“We also think it confirms a lot of our fears about how the formula was devised.
“Helene Irvine is very respected and we have a lot of respect for her for sticking her neck out.”
Health Secretary Shona Robison said it was an “historic” agreement that would ensure GPs are able to spend more time with patients and less on bureaucracy, however.
Last night, a Scottish Government spokesman said: “No practice in Scotland – rural or otherwise – will experience a reduction in funding as a result of the new contract.
“The new formula has been accompanied by a long-term income guarantee that applies to all practices.
“Furthermore, we have committed to invest £7.5million, including £850,000 in increased support to expand the remote and rural incentive scheme and relocation funds – encouraging GPs to move to, and remain in rural areas.”
Dr Alan McDevitt, chairman of BMA Scotland’s GP Committee, said: “The new contract addresses the relative underfunding of practice workloads associated with elderly and deprived populations, while ensuring that the finances of every practice are protected.
“It will reduce the business risks faced by GPs, address spiralling workload demands, and help to encourage more doctors to choose careers in general practice.”
The new GP contract
The contract aims to refocus the GP role as expert medical generalists.
It will require some tasks currently carried out by GPs to be taken by members of a wider primary care team.
These include vaccination services, pharmacotherapy services, community treatment and care services, urgent care services, acute musculoskeletal physiotherapy services, community mental health and community link worker services.
Former NHS Highland chairman and retired GP Michael Foxley has warned that breaking the link with GPs and requiring travel to regional centres will inevitably result in fewer poorer families having their children immunised in rural areas, leading to a rise in illness.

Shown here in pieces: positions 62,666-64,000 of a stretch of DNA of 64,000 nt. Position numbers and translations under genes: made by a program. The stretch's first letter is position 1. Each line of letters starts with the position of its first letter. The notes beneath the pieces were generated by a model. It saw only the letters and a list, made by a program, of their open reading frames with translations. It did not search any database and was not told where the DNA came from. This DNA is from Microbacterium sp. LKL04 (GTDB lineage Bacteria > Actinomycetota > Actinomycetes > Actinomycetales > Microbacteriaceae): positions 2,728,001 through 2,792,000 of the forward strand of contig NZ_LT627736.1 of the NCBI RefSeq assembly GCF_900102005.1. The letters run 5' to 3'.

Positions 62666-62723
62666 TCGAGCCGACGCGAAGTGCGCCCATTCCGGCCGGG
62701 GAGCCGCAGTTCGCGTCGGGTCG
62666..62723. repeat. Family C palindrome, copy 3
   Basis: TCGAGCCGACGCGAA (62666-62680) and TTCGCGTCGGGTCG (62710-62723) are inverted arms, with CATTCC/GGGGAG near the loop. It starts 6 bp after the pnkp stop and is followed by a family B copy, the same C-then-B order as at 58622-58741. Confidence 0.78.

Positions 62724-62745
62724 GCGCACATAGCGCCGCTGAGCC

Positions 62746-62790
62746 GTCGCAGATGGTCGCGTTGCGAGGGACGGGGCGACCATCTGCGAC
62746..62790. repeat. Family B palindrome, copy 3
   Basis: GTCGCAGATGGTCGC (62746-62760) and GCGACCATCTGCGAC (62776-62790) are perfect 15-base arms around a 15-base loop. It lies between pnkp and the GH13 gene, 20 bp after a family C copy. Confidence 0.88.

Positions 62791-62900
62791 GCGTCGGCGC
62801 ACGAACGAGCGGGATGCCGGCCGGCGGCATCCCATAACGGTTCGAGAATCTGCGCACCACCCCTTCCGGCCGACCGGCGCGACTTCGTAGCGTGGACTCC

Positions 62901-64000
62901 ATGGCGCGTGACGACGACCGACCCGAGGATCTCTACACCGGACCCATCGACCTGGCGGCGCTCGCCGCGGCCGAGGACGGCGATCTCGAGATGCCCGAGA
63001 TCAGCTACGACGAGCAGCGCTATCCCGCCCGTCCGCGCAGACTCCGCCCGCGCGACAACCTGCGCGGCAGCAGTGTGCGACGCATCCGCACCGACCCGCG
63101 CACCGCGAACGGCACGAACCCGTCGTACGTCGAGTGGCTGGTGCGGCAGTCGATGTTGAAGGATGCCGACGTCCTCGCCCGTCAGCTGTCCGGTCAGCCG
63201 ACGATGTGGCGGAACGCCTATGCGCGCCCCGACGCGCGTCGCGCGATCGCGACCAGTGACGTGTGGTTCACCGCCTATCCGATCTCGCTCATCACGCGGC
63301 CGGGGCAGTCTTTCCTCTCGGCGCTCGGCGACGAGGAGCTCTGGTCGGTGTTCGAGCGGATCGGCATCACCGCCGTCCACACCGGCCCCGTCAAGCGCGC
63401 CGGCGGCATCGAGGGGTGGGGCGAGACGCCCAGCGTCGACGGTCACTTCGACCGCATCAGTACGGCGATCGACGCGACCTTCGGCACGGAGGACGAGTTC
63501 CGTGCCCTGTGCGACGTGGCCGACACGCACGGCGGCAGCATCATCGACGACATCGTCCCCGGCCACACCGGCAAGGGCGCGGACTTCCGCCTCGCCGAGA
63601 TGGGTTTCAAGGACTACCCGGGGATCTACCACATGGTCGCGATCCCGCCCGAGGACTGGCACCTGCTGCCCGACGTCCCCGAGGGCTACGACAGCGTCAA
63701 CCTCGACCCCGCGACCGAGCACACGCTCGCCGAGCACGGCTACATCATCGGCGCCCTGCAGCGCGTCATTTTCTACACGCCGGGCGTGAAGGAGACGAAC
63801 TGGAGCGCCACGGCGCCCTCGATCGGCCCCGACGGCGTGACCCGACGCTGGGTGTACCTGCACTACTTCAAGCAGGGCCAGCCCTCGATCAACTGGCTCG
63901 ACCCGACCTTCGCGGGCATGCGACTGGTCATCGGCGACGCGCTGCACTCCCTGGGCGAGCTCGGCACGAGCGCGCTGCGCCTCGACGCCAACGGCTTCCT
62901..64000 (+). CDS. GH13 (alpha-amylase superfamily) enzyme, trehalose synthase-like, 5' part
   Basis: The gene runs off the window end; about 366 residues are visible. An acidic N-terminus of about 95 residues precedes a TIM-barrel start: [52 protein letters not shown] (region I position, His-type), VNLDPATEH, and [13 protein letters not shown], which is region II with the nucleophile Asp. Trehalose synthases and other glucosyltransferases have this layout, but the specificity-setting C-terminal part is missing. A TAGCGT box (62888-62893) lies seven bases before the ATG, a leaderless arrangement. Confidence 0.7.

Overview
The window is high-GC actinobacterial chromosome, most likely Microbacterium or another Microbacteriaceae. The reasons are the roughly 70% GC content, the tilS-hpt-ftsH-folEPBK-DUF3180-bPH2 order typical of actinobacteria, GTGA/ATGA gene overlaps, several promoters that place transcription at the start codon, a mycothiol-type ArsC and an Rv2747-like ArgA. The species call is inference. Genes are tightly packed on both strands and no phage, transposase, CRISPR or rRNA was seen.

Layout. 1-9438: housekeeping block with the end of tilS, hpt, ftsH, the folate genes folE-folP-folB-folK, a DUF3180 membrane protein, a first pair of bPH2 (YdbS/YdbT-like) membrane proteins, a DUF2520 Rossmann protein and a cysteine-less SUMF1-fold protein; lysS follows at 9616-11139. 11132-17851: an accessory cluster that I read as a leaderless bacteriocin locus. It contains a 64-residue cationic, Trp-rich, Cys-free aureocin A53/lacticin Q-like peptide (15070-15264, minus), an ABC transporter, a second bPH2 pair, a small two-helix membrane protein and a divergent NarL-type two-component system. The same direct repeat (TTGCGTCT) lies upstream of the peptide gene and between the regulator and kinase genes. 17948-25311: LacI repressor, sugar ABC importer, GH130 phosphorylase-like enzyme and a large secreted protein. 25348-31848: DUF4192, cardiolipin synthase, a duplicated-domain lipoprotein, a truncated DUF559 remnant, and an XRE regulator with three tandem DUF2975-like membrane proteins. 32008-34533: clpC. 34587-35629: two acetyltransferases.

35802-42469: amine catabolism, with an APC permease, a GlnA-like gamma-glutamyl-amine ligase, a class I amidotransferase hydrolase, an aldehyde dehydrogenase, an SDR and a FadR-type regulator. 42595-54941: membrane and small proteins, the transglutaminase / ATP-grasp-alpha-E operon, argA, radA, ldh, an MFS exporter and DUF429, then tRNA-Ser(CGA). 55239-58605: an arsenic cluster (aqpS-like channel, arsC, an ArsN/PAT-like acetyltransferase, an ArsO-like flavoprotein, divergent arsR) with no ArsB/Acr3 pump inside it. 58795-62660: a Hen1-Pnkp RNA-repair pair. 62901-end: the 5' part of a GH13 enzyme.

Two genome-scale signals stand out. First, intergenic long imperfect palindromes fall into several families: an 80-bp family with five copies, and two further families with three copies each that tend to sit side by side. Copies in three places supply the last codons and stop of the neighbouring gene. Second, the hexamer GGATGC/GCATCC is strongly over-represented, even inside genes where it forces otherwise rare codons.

The funding of general practice will also be reformed, with phase one featuring a new funding formula aimed at better reflecting practice workload, however critics say it is based on number of appointments and does not take account of issues in rural areas such as patient and doctor travel.
A new practice income guarantee will aim to offer stability, with an additional £23million invested to improve services for patients where workload is highest.
The contract introduces a new minimum earnings expectation to ensure no GP partner earns less than £80,430, including pension contributions.
A new GP Premises Sustainability Fund will be established, with an additional £30million investment over the next three years, to support a long term shift that moves towards a model which does not presume GPs own their own premises.
A National Code of Practice for GP premises sets out how the Scottish Government will achieve a significant transfer away from GPs of the risk of providing premises.
NHS boards will gradually take on the responsibility from GP contractors for negotiating and entering into leases for GP practice premises.